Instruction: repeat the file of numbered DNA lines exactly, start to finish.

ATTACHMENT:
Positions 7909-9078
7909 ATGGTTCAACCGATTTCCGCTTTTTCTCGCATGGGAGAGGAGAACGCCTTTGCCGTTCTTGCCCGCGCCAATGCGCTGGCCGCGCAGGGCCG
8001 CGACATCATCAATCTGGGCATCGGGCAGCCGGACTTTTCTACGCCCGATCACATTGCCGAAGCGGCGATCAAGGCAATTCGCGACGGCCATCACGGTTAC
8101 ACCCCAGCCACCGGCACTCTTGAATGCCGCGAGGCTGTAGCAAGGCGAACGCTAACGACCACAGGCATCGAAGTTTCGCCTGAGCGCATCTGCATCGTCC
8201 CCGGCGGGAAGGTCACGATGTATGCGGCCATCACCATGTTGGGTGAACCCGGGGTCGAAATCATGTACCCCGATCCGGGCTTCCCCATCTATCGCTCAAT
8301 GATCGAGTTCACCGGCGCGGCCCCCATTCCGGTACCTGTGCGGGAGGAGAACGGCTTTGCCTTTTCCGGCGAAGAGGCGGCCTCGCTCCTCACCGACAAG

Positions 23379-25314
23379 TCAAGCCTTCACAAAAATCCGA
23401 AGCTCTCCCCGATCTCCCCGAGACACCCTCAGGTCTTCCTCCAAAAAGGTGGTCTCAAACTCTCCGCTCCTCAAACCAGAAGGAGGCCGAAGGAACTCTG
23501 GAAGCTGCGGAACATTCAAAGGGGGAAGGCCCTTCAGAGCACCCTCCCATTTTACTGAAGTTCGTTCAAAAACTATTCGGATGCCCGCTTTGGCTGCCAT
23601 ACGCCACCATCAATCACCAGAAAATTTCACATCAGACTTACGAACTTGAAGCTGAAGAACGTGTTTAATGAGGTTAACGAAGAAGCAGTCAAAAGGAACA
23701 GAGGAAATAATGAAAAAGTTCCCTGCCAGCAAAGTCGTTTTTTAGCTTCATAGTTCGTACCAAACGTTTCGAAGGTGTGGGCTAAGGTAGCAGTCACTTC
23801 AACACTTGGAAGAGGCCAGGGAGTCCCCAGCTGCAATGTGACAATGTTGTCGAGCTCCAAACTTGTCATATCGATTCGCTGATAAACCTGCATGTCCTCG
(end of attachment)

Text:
Positions 7909-9078
7909 ATGGTTCAACCGATTTCCGCTTTTTCTCGCATGGGAGAGGAGAACGCCTTTGCCGTTCTTGCCCGCGCCAATGCGCTGGCCGCGCAGGGCCG
8001 CGACATCATCAATCTGGGCATCGGGCAGCCGGACTTTTCTACGCCCGATCACATTGCCGAAGCGGCGATCAAGGCAATTCGCGACGGCCATCACGGTTAC
8101 ACCCCAGCCACCGGCACTCTTGAATGCCGCGAGGCTGTAGCAAGGCGAACGCTAACGACCACAGGCATCGAAGTTTCGCCTGAGCGCATCTGCATCGTCC
8201 CCGGCGGGAAGGTCACGATGTATGCGGCCATCACCATGTTGGGTGAACCCGGGGTCGAAATCATGTACCCCGATCCGGGCTTCCCCATCTATCGCTCAAT
8301 GATCGAGTTCACCGGCGCGGCCCCCATTCCGGTACCTGTGCGGGAGGAGAACGGCTTTGCCTTTTCCGGCGAAGAGGCGGCCTCGCTCCTCACCGACAAG

Positions 23379-25314
23379 TCAAGCCTTCACAAAAATCCGA
23401 AGCTCTCCCCGATCTCCCCGAGACACCCTCAGGTCTTCCTCCAAAAAGGTGGTCTCAAACTCTCCGCTCCTCAAACCAGAAGGAGGCCGAAGGAACTCTG
23501 GAAGCTGCGGAACATTCAAAGGGGGAAGGCCCTTCAGAGCACCCTCCCATTTTACTGAAGTTCGTTCAAAAACTATTCGGATGCCCGCTTTGGCTGCCAT
23601 ACGCCACCATCAATCACCAGAAAATTTCACATCAGACTTACGAACTTGAAGCTGAAGAACGTGTTTAATGAGGTTAACGAAGAAGCAGTCAAAAGGAACA
23701 GAGGAAATAATGAAAAAGTTCCCTGCCAGCAAAGTCGTTTTTTAGCTTCATAGTTCGTACCAAACGTTTCGAAGGTGTGGGCTAAGGTAGCAGTCACTTC
23801 AACACTTGGAAGAGGCCAGGGAGTCCCCAGCTGCAATGTGACAATGTTGTCGAGCTCCAAACTTGTCATATCGATTCGCTGATAAACCTGCATGTCCTCG